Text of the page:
Smoky Mountain Trail: Turkeypen Ridge Trail

Smoky mountain car road trail in fall autumn yellow golden trees scenic

Turkeypen Ridge Trail – 3.6 miles from Schoolhouse Gap Trail to Laurel Creek Road

Highlights: The level in and out weaving of the trail along the eastern face of Turkey Ridge.

Trailhead: Junction with Schoolhouse Gap Trial 1.1 miles from Laurel Creek Road or Laurel Creek Road 5.5 miles west of the Townsend Y.

There are two likely starting points for this path. One is across from the trailhead of the Lead Cove and Finely Cane trails, 5.5 miles west of the Townsend Y on the Laurel Creek Road. The nearer one is at the start of the Schoolhouse Gap trail 3.5 miles west of the Townsend Y on the Laurel Creek Road. This description is form the Schoolhouse Gap Trial Junction.

After walking northwest 1.1 mile on the gentle grade of Schoolhouse Gap Trail, the Turkeypen Ridge Trail appears on the left at Dorsey Gap. This gap has no marker but was named for Anderson Dorsey, a Civil War veteran who farmed some of the old fields beyond the gap to the west of the trail.

This popular path is convenient to get to and easy to walk. After the gap, the trail passes through a thicket of rhododendron, then ascends on occasion.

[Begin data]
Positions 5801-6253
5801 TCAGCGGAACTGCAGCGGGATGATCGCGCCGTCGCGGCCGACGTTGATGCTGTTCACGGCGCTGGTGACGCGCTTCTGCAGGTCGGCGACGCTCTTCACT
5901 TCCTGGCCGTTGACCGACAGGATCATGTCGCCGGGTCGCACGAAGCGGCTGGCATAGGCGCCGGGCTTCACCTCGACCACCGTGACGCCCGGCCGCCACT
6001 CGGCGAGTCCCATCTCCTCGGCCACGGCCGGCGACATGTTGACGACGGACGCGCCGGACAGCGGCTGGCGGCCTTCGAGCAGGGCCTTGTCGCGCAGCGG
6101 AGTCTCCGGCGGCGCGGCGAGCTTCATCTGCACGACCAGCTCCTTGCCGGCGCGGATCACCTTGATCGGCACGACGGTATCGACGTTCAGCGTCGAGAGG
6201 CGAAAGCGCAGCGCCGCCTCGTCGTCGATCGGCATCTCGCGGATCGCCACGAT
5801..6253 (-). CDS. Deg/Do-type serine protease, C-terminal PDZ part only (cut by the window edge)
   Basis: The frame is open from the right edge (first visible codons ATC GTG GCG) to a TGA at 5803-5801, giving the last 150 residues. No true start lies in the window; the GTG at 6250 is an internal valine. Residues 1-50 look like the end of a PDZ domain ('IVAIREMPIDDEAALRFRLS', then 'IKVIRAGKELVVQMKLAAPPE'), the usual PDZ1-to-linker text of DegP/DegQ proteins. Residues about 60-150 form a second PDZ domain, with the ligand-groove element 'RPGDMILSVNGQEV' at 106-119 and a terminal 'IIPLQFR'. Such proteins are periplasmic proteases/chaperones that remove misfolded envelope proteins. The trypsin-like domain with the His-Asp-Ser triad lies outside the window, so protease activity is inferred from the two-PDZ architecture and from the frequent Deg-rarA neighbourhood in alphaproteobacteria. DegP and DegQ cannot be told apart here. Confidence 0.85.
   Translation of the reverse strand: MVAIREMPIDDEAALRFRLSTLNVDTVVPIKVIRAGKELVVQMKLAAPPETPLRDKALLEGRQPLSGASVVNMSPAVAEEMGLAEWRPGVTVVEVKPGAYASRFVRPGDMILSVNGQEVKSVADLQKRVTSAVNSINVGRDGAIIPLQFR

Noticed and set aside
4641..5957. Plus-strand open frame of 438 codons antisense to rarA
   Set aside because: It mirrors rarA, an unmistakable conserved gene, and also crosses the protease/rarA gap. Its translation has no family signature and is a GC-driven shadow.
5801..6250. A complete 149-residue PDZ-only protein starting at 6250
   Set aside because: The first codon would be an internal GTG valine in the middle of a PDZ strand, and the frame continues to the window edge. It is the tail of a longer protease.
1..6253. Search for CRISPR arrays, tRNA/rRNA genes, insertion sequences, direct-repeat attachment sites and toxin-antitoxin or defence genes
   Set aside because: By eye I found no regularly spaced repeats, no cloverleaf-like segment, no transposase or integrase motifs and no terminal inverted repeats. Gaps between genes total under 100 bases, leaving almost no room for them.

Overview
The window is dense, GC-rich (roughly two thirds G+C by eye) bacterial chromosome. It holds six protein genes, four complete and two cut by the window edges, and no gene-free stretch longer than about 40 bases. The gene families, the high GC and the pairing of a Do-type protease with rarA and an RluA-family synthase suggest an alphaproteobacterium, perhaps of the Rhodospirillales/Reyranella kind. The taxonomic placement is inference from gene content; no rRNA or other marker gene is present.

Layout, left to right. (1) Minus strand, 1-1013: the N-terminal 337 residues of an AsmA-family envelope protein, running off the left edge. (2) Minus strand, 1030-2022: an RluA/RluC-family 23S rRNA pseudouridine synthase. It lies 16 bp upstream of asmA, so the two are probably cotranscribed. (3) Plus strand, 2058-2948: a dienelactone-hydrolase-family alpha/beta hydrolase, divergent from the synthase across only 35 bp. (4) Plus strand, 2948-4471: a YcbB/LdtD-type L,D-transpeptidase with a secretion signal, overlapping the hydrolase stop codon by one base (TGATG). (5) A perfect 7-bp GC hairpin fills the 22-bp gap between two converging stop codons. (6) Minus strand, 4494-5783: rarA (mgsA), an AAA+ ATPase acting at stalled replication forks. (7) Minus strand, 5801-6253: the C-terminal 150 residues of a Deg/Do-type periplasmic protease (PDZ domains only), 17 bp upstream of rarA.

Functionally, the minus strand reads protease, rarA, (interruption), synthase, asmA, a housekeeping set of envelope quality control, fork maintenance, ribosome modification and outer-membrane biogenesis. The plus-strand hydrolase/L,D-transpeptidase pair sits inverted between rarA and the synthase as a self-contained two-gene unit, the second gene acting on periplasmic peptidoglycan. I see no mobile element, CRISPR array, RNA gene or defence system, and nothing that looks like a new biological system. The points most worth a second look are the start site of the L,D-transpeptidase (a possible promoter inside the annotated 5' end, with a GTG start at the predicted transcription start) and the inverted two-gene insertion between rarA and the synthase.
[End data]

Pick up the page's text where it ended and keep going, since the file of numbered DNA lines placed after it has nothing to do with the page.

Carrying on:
Before reaching the top of the ridge, if you’re lucky enough to pass when azaleas are in bloom, there are several, quite small, flame azaleas with blood red blooms. Among other flowers along this trail are galax, wood-vetch, trillium and big patches of crested dwarf iris in the moist hollows.

The trail runs briefly along the top of a level ridge, northwest of which lies a large and unusual depression, know as Whiteoak Sink. No graded or officially maintained trail enters that area.

The path swings left and runs level, in and out around each descending spoke of the eastern face of Turkeypen Ridge. The path moves out and around the dry flank of each bulge then back into the cool, moist havens next to the heart of the mountain.

At the last crossing of Pinkroot Branch is a picturesque ledge, or outcropping of layered rock. It’s a moist and cool place to pause and relax and enjoy the quiet seclusion and enchantment.

The trail leaves the level area, passes through a small gap, and gradually descends and drops into the old fields of Big Spring Cove. Several small piles of rock can be seen from the path. Toward the bottom of the descent another branch of Laurel Creek is heard, then seen, to the right. Just before crossing the branch an old home site is to the right.

Two tenths of a mile before reaching the trail’s end at Laurel Creek Road, the Crib Gap Trail crosses and the sound of traffic soon creeps in to dissolve the quiet comfort of Turkeypen Ridge Trail.